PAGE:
The gowns by Helen Rose look absolutely stunning on the new Blu-ray, as does every other aspect of the film. I've been extremely impressed with the Warner Archive's MGM musical releases, and this film must surely be tied at the top of the list for brilliant picture quality. The Technicolor absolutely pops, and the picture is so crisp that for the first time in my life I could even make out a seam in the "sky" backdrop at the big clambake sequence. Rather than finding that bit of reality distracting, I was fascinated, including the fact that I was able to notice it.

The clambake, which combines important romantic developments with the songs "Strictly U.S.A." and "The Hat My Dear Old Father Wore Upon St. Patrick's Day," is probably my favorite part of the movie. There are some fun things to pick out in this sequence, including actress-dancer Sally Forrest prominently featured in the chorus of "Strictly U.S.A." Later in 1949 Forrest would star in NOT WANTED (1949), the first of three powerful dramas she made with director Ida Lupino. What an interesting career year! Forrest had also been a chorus dancer in Sinatra's THE KISSING BANDIT (1948) the previous year.

Fans of "recycled" costumes will want to check out a post by The Blonde at the Film, who points out a couple of dresses from THE HARVEY GIRLS (1946) which turn up on chorus girls at the clambake.

I also love the memorable tune about the double-play team of "O'Brien to Ryan to Goldberg," which Kelly and Sinatra perform with Jules Munshin as first baseman Nat Goldberg. It's one of those hummable tunes which stays with you.

Also of note: The final number breaks the "fourth wall," including Williams and Garrett ribbing Kelly and Sinatra with the names Astaire and Crosby. It's an unusual bit but does, as the lyrics suggest, end things "on a happy note."

This was the last feature film directing credit for Busby Berkeley, who would continue to work as a choreographer. The movie was filmed by George J. Folsey. Richard Lane and Tom Dugan costar.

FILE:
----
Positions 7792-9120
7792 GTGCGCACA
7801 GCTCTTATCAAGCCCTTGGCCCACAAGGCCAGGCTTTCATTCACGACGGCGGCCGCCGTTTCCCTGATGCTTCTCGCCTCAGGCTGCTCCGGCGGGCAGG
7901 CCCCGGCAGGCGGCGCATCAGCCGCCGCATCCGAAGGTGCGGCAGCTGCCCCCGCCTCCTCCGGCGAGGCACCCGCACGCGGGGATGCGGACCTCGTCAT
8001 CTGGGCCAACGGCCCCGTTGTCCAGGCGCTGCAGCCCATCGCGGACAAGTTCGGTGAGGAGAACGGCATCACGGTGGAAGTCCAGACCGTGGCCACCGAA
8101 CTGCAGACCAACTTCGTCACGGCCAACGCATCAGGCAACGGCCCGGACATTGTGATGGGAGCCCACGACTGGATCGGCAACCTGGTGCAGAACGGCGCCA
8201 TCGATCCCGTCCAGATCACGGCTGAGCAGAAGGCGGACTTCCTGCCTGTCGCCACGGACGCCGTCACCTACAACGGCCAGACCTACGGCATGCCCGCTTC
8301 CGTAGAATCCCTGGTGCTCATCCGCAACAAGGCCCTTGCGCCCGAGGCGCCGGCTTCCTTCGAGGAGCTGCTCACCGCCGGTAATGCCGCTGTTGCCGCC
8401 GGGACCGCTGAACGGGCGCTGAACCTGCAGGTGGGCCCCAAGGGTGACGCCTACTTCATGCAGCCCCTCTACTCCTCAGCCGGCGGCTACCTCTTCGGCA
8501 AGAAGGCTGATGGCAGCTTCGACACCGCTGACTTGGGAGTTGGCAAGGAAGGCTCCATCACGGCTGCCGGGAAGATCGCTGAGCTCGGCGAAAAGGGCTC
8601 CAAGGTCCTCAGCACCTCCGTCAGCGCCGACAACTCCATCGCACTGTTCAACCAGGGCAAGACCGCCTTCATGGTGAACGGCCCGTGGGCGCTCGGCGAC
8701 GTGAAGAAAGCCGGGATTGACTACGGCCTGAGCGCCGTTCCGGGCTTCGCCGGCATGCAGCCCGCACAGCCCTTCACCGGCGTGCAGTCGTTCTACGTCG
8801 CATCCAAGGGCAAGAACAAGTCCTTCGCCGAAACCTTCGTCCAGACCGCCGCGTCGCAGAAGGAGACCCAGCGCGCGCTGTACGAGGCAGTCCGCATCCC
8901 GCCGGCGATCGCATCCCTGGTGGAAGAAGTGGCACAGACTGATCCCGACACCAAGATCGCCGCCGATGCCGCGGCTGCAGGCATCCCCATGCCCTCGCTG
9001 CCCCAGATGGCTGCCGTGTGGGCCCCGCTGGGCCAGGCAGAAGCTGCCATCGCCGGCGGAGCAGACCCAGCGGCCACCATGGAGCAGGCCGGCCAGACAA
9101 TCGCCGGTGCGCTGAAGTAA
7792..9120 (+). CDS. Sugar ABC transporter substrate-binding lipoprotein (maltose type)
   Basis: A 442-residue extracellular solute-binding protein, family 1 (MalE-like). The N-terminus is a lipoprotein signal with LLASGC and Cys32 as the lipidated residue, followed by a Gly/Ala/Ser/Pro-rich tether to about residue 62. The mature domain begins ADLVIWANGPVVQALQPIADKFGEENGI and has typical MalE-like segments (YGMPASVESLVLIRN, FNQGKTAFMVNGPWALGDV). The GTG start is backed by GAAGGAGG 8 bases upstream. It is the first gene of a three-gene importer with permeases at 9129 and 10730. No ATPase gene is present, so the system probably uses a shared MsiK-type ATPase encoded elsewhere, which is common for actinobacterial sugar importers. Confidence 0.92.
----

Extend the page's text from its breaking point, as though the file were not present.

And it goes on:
Blu-ray disc extras consist of two deleted musical numbers, which are always especially welcome; the trailer, a cartoon, and a song selection menu.

While not the best of MGM, TAKE ME OUT TO THE BALL GAME is a film I've returned to many times over the years, which I think says something about its overall value. Musical fans will definitely want this spectacularly beautiful Warner Archive Blu-ray.

Thanks to the Warner Archive for providing a review copy of this Blu-ray. Warner Archive Blu-rays may be ordered from the Warner Archive Collection Amazon Store or any online retailers where Blu-rays are sold.


Blogger barrylane said...

I like the film as you do, but your observation about Kelly struck me as just right, and not only this picture, to some degree all of his work. I knew people who swear by Gene, but I am not one of them. Sinatra is as usual, perfect and Esther Williams is just a love.

8:02 AM  
Blogger CLASSIC TV FAN said...

I know BETTY GARRETT best from her appearances on ALL IN THE FAMILY. She played the neighbor IRENE LORENZO, married to FRANK(VINCENT GARDENIA). Betty played the part well. One of her episodes was where EDITH was worried because she found a lump in her breast. There was a great scene between Edith and Irene.

9:47 AM  
Blogger Laura said...

Thanks for your thoughts, Barrylane. It's interesting, I had quite a crush on Kelly as a teen and had no issues with his characters -- I think I enjoyed seeing them gradually mellowed by love. But in recent years I've had less patience with that aspect of his persona, though I still admire him tremendously as a dancer and filmmaker. Glad to know you also enjoy the movie and cast.

It was nice to see Betty Garrett turn up on TV "back in the day," Classic TV Fan.

Best wishes,

6:57 PM